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Testing, CFD at Center of Shuttle Foam Ramp Debate
Posted Fri December 09, 2005 @05:36PM
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News NASA managers plan to meet next week to discuss whether to ship a shuttle external fuel tank to Florida in early February without so-called PAL ramp wind delectors in hopes wind tunnel tests and computer modeling will prove the ramps aren't needed to shield external pressurization lines and a cable tray from aerodynamic buffeting.

"The thing that I'm keenly interested in is the actual test data," LeRoy Cain, manager of launch processing at the Kennedy Space Center, said. "The CFD, it will either confirm or not confirm whatever the test data says is right. But that flow field is non intuitive. It's extremely complex."


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If the tank is shipped without the ramp, and if the upcoming tests confirm it's not needed to prevent a catastrophic failure, NASA will be clear to launch the shuttle Discovery next spring as planned on the second post-Columbia mission. In so doing, the agency will eliminate a potential source of impact debris and put to rest recent concern about cracks in the foam ramps.

But PAL ramps cannot be added at the Florida spaceport and if the tests show the pressurization lines and cable tray do, in fact, need shielding, the tank would have to be shipped back to Lockheed Martin's Michoud Assembly Facility near New Orleans for additional work. And that would put the next shuttle flight on indefinite hold.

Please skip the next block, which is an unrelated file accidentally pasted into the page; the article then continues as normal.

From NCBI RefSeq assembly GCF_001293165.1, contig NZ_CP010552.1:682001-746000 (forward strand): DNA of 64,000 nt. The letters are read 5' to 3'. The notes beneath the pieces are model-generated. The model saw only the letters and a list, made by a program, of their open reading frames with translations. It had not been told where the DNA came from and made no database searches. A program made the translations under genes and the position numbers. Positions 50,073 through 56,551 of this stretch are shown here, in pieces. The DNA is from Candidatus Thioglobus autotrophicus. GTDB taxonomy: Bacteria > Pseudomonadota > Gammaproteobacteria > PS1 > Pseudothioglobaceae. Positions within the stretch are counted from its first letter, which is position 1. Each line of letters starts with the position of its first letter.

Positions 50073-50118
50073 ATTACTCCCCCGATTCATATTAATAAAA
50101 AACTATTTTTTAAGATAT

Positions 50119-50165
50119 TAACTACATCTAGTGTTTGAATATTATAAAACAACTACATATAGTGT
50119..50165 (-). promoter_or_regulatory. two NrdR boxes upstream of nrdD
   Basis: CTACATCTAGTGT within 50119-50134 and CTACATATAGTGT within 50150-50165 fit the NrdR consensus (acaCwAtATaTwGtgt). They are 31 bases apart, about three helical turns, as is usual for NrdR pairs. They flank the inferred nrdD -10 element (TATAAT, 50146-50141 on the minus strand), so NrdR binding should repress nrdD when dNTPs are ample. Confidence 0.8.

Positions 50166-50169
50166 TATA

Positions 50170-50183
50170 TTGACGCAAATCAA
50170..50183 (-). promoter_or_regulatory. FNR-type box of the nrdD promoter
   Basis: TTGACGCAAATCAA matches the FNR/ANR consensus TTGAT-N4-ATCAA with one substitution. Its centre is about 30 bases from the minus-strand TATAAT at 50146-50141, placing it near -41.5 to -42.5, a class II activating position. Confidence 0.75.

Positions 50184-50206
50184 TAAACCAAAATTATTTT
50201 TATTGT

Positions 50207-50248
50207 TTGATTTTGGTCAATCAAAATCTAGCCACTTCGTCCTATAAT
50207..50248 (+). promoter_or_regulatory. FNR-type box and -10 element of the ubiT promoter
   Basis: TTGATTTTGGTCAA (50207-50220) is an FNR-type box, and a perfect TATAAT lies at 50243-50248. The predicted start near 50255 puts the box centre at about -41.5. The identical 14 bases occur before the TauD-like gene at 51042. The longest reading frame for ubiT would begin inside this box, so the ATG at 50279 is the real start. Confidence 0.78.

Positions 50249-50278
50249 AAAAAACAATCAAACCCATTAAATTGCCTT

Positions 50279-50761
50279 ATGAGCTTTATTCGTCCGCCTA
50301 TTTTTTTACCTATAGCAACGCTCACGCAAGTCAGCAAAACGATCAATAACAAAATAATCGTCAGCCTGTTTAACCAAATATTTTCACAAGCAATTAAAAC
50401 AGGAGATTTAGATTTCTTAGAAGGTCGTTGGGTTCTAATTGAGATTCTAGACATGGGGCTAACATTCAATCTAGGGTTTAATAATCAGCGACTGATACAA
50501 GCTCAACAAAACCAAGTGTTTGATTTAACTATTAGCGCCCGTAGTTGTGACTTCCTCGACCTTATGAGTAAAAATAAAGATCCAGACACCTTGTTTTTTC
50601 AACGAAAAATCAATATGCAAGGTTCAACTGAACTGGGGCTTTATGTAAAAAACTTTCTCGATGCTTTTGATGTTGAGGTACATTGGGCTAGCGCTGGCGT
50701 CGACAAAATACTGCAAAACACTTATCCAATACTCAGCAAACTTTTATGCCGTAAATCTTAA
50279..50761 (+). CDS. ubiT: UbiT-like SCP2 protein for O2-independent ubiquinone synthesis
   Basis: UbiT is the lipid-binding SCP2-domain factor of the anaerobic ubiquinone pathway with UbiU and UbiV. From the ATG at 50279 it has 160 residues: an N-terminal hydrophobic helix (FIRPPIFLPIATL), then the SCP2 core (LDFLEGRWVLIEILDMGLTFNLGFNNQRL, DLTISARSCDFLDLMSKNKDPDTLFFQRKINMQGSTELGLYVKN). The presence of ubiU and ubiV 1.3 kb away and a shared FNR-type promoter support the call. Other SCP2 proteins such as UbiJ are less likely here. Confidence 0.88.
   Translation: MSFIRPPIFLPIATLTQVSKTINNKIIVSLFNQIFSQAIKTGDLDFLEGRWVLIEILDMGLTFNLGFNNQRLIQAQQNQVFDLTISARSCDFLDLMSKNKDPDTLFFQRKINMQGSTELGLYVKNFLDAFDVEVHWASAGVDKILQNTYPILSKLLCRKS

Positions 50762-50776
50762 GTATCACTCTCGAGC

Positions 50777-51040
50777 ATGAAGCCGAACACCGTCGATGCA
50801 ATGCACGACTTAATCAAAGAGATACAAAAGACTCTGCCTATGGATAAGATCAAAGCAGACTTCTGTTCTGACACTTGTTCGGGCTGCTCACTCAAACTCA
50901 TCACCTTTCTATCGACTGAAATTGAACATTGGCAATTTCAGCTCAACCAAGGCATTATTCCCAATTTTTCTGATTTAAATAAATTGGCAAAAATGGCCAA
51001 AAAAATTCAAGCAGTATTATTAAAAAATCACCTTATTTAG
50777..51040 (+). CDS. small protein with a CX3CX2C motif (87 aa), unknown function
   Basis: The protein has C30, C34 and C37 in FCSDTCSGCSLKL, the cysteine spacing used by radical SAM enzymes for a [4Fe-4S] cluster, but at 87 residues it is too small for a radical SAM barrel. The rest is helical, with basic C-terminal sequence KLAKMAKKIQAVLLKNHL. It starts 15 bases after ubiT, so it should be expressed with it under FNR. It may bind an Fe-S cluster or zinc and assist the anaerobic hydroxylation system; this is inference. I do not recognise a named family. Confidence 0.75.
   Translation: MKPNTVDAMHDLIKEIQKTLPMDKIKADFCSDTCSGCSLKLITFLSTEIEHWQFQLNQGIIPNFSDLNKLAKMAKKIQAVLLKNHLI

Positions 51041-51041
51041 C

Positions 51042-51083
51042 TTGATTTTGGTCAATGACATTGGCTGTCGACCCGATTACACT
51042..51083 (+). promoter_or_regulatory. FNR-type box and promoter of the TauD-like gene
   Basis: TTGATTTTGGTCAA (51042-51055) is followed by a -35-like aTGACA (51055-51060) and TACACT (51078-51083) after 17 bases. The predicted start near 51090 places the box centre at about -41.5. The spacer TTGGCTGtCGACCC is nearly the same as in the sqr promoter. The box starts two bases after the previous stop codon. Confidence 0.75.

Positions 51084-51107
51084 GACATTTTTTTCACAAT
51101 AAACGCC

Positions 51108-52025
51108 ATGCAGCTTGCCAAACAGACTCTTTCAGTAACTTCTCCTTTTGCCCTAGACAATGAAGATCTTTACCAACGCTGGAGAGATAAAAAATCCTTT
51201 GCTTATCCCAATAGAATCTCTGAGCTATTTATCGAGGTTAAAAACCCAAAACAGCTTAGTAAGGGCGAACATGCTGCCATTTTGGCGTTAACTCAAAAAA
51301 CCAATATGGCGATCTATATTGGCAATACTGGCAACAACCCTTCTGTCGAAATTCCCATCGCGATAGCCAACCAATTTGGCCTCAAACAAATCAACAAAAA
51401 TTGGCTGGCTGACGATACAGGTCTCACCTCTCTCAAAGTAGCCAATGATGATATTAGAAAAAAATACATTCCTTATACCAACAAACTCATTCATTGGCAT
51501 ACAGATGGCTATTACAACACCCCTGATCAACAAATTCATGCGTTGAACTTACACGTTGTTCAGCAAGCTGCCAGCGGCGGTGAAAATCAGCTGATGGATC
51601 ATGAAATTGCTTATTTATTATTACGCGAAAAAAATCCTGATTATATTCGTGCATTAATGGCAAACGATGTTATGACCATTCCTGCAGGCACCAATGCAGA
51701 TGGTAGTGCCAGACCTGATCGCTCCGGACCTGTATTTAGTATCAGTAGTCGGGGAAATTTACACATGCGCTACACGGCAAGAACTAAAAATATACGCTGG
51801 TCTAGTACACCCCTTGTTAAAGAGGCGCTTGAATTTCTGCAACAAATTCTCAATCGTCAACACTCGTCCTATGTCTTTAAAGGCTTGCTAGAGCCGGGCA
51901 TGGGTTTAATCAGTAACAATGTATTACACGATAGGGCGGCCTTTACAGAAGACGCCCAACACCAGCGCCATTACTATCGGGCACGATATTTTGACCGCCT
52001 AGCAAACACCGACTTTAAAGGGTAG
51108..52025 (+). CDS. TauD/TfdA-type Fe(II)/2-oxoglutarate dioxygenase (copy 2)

In that case, engineers would have to reapply the long ramp, either manually or robotically spraying on foam insulation to build a sort of dam to smooth the flow of supersonic air over the externally mounted components.

More important, and potentially time consuming, they also would have to develop new application techniques or change the composition of the foam - or both - to prevent hard-to-see cracks from forming after the tank is loaded with supercold rocket fuel.

And those issues will be present in the near term if shuttle managers decided to ship a tank with PAL ramps in place.

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